Health Tips - Combat the common cold! by anamaulida


									<div class="KonaBody">
        <p>As autumn quickly begins to feel like winter, a snuffly nose
is almost inevitable for many of us. Although your <a rel="nofollow"
href="">healthy living</a> can be sustained
by maintaining vitamin levels, wrapping up warm and getting plenty of
sleep, what exactly can we do to reduce the risk of catching a cold?</p>
<p><img src="
content/uploads/2010/10/29010002602-198x300.jpg" border="0" alt="Wrap up
warm this winter!" title="healthy-living-this-winter" width="198"
<p><strong>Wrap up warm this winter!</strong></p>
<h2>How do colds and viruses spread?</h2>
<p>Not known by many, the most common way of catching a cold is by
touching your face, nose or eyes. When coughing or sneezing up to 40000
infected droplets can attach themselves to surfaces, door handles and
even light switches, surviving for up to 3 hours. The next person to come
along and touch the surface takes the virus with
them, unknowingly touching their face or nose, allowing the virus to
enter the nasal cavity and start the process of catching a cold.
 Remember, you're more likely to catch a cold from someone by simply
shaking their hand!</p>
<h2>Boost your defences!</h2>
<p>As mentioned above, it's important to maintain a healthy diet in order
to keep your immune system running smoothly, ensuring it has everything
it needs to ward off any unwelcome visitors.</p>
<ul><li>Try to get a good nights sleep and maintain a regular sleeping
pattern – This helps to keep your energy levels high and stress levels
<li>Avoid touching your face and nose (although you may do it without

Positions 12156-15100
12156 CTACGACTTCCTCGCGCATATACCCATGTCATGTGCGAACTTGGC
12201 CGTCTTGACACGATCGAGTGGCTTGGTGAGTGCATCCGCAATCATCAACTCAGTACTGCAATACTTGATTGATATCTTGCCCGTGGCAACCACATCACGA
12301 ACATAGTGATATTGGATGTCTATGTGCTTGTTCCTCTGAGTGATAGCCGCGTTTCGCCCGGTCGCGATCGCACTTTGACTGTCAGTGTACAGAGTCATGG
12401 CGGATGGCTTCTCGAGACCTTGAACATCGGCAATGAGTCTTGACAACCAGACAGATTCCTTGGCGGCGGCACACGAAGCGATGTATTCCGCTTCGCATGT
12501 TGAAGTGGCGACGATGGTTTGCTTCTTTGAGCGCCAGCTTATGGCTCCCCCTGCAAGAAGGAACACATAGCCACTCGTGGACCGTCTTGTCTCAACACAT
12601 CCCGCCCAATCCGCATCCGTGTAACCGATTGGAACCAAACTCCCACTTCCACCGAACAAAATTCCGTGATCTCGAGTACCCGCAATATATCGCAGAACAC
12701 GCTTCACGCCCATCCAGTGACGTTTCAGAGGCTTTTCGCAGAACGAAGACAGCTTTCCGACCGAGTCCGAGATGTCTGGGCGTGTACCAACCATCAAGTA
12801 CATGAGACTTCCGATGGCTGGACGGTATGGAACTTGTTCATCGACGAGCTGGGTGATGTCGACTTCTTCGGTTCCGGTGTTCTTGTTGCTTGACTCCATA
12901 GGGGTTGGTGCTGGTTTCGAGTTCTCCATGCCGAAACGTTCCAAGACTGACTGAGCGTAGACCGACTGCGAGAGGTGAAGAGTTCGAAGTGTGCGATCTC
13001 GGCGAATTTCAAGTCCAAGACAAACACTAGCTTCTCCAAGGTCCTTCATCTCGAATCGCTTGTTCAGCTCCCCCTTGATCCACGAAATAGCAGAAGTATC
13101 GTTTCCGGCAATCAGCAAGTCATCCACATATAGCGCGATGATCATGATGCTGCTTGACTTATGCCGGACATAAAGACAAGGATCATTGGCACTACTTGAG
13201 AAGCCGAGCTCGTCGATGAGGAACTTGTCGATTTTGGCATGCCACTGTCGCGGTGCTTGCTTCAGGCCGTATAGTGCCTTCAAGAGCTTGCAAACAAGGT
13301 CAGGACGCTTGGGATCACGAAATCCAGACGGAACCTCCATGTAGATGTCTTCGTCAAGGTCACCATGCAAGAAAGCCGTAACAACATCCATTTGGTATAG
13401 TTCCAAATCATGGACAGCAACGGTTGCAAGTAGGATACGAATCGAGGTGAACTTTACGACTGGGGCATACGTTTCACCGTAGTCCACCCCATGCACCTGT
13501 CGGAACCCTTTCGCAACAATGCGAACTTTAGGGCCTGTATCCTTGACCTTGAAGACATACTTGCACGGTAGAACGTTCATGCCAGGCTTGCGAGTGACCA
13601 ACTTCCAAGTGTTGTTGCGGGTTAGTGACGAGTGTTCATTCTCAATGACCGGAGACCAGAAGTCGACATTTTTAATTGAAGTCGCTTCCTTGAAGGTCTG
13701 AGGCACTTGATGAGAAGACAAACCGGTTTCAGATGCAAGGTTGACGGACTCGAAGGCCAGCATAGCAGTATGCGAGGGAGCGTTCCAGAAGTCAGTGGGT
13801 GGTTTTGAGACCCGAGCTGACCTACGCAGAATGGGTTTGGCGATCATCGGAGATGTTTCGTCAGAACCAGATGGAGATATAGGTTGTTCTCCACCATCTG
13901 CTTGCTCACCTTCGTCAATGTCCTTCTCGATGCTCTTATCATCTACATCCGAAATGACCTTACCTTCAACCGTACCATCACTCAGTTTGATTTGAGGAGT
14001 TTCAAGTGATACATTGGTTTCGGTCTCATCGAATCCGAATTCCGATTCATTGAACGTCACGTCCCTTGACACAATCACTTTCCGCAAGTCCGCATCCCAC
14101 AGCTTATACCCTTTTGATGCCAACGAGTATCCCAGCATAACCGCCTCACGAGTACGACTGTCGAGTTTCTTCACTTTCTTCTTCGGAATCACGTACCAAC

even thinking) and wash your hands regularly, especially after being out
of the house.</li>
<li>If you travel via public transport, wear gloves to help protect
yourself from contaminated surfaces.</li>
<li>When you feel the need to sneeze or cough, do so into a tissue and
dispose of it straight away.</li>
<li>If you find yourself tissue-less, use the crook of your arm and not
your hands, preventing any further surface contamination.</li>
<li>Avoid wet hair and wet clothes at all costs – We don't need to tell
you why!</li>
</ul><p><img src="
content/uploads/2010/10/iStock_000004794570XSmall-300x199.jpg" border="0"
alt="Eat plenty of fruit and veg! Your body will thank you for it!"
title="healthy-living-this-winter" width="300" height="199"></p>
<p><strong>Eat plenty of fruit and veg! Your body will thank you for
<h2>Why do colds run wild in winter?</h2>
<p>A recent theory from one Professor Eccles suggests that because we
have colder noses, we reduce our levels of resistance to
infection. <em>"Every time we breathe in cold air we cool the nasal
lining, and viruses multiply and breed faster when cells are cool. We
wrap up our bodies to keep warm but our noses are often exposed to the
bitter cold – covering your nose with a scarf could prevent
<h2>Let's face it – I'm going to catch a cold</h2>
<p>It's not the best attitude to have, but you can always benefit by
being prepared for the inevitable. Studies have shown that the common
cold is not as contagious as you may think, when compared to the flu
virus. The symptoms of a cold tend to occur around 2 days after being
infected. Â These early symptoms including coughing, sneezing and a runny
nose – A time at which you are most likely to infect others.</p>
<p>Keep warm, get plenty of rest and ensure that you are hydrated well.
Typically colds last between 5 – 7 days so the inconvenience doesn't
last forever. Eating spicy foods is know to help that "bunged up"
feeling, whilst medication can temporarily relieve minor headaches and
pains. It is a viral infection, so there is no "instant cure" available
at present.</p>
<p>"Ride the wave" and you'll be back to <a rel="nofollow"
href="">healthy living</a> in no time. Do
you have any "feel better" tips for all the cold sufferers out there?</p>
<p>Â </p>        <!--INFOLINKS_OFF-->

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